Inside the Pittsburgh-Xavier matchup

By Bob Ryan
Globe Staff / March 26, 2009
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The Panthers have the only radio color man here who was a National League MVP, who has two World Series rings, and who was an All-American basketball player at one of the other competing schools. That would be 78-year-old Dick Groat, who, long before he helped win the 1960 World Series for the Pirates - yup, young'uns, the Pirates were once really good - and the 1964 World Series for the Cardinals, was a sensational shooting guard for the Duke Blue Devils, averaging 25.2 points a game as a junior and 26 in his senior year of 1951-52. He remains the second-leading per-game scorer in Duke history, trailing only Art Heyman. It was not that uncommon for superb multi-sport athletes to play two professional sports at a time, and so Groat averaged 11.9 points per game as a rookie with the NBA's Fort Wayne Pistons in 1952-53 before deciding to stick with baseball. That turned out to be a pretty good decision, as he had a 14-year big league career as a shortstop that included the two aforementioned championships, plus the MVP, as well as eight All-Star appearances.

Pitt has had some excellent players, but its most beloved performer for old-timers would have to be Don Hennon, a 5-foot-8-inch guard who was a first-team All-American in 1958. Hennon averaged 21, 26, and 25 points per game in a three-year career and remains the all-time Pitt per-game scorer. He had played for his father, L. Butler Hennon, at Wampum (Pa.) High. The elder Hennon was the principal of the school, and a basketball radical who believed in elaborate training drills involving chairs, ladders, blindfolds, etc. Among Hennon's other players was Richie (later Dick) Allen, of baseball fame.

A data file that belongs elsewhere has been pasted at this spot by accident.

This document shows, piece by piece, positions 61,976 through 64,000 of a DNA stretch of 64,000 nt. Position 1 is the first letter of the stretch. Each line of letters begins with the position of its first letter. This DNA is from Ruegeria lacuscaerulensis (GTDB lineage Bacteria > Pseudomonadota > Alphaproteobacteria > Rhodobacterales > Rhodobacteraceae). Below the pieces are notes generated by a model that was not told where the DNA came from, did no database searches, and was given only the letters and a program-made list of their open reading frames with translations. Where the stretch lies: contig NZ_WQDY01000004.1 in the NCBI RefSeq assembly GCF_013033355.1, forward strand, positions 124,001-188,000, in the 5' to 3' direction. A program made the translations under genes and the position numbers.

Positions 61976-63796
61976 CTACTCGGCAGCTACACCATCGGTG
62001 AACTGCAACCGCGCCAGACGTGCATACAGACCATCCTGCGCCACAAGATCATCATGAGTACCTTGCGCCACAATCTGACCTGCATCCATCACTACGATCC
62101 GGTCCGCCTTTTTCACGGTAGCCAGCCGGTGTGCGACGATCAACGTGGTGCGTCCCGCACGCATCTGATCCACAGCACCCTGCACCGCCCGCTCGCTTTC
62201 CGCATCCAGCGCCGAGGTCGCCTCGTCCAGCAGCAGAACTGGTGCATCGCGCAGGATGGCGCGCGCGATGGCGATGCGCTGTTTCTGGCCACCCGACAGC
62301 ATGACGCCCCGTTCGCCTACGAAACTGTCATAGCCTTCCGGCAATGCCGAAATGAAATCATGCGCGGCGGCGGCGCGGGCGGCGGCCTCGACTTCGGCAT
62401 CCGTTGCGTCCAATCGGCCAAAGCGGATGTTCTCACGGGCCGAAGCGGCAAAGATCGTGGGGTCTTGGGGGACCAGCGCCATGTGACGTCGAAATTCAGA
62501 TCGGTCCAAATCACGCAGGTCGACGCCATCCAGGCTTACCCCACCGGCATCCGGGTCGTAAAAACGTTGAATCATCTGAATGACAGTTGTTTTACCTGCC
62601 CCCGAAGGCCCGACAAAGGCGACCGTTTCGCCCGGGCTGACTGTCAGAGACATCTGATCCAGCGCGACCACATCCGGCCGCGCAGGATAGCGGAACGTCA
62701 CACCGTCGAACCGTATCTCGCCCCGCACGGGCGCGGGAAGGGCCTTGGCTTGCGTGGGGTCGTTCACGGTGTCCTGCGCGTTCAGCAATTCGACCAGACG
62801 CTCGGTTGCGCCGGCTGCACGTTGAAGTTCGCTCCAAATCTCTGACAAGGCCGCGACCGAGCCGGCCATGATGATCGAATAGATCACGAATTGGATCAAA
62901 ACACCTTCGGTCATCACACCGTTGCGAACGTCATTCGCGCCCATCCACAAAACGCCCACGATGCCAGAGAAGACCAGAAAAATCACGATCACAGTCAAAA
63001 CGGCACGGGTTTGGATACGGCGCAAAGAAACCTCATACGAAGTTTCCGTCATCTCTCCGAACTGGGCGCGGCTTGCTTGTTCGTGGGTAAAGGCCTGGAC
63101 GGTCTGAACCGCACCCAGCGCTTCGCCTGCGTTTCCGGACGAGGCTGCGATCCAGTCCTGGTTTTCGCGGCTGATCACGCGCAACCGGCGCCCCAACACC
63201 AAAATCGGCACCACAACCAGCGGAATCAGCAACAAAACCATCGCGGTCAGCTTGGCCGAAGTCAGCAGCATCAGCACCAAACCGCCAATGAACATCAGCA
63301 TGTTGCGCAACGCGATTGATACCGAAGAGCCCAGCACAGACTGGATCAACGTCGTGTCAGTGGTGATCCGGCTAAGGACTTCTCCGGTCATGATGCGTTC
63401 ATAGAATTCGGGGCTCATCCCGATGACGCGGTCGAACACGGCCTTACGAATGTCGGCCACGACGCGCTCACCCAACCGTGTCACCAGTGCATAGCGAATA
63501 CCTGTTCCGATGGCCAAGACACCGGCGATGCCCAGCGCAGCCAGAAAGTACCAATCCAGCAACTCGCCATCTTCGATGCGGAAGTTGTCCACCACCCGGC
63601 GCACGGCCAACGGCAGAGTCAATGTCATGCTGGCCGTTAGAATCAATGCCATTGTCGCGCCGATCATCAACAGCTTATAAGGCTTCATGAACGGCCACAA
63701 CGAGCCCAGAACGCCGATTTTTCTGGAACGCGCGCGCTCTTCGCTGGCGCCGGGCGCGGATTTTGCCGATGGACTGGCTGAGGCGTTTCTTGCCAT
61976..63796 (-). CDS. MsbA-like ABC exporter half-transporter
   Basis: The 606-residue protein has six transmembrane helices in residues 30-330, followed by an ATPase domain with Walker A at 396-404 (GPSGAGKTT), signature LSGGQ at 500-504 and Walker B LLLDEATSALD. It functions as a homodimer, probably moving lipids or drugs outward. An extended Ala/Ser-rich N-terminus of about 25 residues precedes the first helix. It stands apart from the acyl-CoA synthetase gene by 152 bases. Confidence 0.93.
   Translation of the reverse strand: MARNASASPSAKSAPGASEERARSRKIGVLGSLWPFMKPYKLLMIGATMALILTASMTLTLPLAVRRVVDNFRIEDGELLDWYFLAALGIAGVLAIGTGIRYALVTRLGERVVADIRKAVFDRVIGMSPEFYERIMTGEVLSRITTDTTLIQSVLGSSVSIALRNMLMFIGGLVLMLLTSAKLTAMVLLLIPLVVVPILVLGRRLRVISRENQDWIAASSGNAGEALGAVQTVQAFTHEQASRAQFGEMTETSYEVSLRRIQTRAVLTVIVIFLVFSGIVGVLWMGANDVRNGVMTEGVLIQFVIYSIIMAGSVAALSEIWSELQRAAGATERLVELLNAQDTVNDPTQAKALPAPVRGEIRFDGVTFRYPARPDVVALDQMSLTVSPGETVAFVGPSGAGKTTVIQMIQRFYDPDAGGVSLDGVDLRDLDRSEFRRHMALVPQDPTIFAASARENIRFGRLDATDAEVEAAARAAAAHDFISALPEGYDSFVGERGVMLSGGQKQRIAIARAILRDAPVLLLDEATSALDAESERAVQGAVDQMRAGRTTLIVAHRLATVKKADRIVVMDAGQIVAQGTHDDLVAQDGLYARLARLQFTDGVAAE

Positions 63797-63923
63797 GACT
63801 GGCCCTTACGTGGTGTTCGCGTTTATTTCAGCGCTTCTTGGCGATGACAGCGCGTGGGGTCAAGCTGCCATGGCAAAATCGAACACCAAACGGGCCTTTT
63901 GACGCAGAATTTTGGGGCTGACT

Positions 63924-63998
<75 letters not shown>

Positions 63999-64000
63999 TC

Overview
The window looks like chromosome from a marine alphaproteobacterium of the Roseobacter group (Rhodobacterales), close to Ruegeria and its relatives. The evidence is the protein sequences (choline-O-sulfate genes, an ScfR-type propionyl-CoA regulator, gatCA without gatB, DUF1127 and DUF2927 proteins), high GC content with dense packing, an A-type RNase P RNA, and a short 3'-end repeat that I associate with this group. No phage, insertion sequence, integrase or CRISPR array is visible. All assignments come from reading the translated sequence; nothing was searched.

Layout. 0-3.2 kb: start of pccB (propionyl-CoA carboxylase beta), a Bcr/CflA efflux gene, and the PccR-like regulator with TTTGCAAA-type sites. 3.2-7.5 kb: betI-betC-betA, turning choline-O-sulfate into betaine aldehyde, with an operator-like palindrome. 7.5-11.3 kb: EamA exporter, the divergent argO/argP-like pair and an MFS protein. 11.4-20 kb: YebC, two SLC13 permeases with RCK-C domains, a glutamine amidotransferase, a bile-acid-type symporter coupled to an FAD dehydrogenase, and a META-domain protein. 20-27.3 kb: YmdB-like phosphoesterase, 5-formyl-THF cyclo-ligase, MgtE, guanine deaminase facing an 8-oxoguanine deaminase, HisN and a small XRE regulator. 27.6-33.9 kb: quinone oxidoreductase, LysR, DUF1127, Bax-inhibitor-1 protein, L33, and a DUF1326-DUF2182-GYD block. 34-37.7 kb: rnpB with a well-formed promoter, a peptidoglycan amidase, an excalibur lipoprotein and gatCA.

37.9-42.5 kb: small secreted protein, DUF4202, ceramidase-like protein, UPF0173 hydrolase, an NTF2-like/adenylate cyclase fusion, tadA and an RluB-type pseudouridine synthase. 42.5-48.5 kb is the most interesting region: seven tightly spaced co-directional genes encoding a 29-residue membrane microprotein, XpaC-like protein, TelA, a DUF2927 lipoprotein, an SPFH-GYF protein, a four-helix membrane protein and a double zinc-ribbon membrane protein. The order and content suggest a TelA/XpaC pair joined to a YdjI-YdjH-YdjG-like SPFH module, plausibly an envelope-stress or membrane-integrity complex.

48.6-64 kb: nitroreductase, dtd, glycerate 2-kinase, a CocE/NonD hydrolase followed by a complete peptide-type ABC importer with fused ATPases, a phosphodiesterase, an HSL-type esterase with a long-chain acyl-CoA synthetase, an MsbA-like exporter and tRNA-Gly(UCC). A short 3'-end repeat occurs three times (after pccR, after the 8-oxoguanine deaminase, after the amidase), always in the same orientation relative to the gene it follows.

Prior to Ben Howland taking over the team in 1999-2000, the Panthers had won 20 games five times in its hoop history, the last time being a 21-12 season in 1990-91. Pitt now has won 24 or more seven times in the last eight years. The 1960s were a particularly rough decade. From 1964-65 through 1968-69, Pitt went 7-16, 5-17, 6-19, 7-15, and 4-20, the first four of these disastrous seasons under Robert Timmons and the last one under Buzz Ridl.

Pitt actually got to the national semifinals in 1941. The Panthers had a 12-5 record but were somehow invited to the NCAA Tournament, where they lost to eventual champion Wisconsin, 36-30. Those were different times.

Xavier coach Sean Miller is a 1992 Pitt grad who is second on the all-time Pitt assists list with 744.

Pitt's gleaming Petersen Events Center (12,508) has not had an official empty seat since opening in 1992.


Xavier is the standard by which all so-called - sorry, guys, but here it comes - "mid-majors" should be judged. There's nothing "mid-anything" about a school that is in its 19th NCAA Tournament since 1982-83, in the Sweet 16 for the third time in five years, and looking for its third Elite Eight appearance in five years. During this 26-year run, the Musketeers have won 20 or more games 22 times and 30 once. And they just seem to keep getting better. "I know this," says coach Sean Miller, "we're able to talk to people and be in places that four of five years ago were untouchable for us. A lot has to do with the NCAA Tournament. 'Can you get there? Can you advance?' And once those two things are established and people investigate out program further, and look at the Cintas Center and the academic environment we have, it's really become a lot easier."

Xavier has B.J. Raymond and C.J. Anderson. So how did coach Sean Miller miss out on Connecticut's A.J. Price? "I don't know," he says. "That would have been a good addition."

Xavier is a finishing school for NBA forwards. In the last 20 seasons, the Musketeers have sent Tyrone Hill ('90), Derek Strong ('90), Aaron Williams ('93), Brian Grant ('94), James Posey ('99), and David West ('03) to the NBA.

How's this for impressive coaching continuity? The last five Xavier coaches have been Bob Staak, Pete Gillen, Skip Prosser, Thad Matta, and Miller. Not a clunker among 'em.

Do yourself a favor and scrounge up a ticket to a Xavier-Cincinnati game before you die. "It's probably as brutal a game as there is in college basketball," Miller maintains. "Two schools 8 miles apart in different conferences and everyone in town chooses up sides. Both schools have very good traditions. It may be nonconference, but it counts. It's a very meaningful game, and it is always played at a high level."

The Xavier PR people are always very inventive when it comes to pushing their players. I still have my Romain Sato nesting doll.
Bob Ryan

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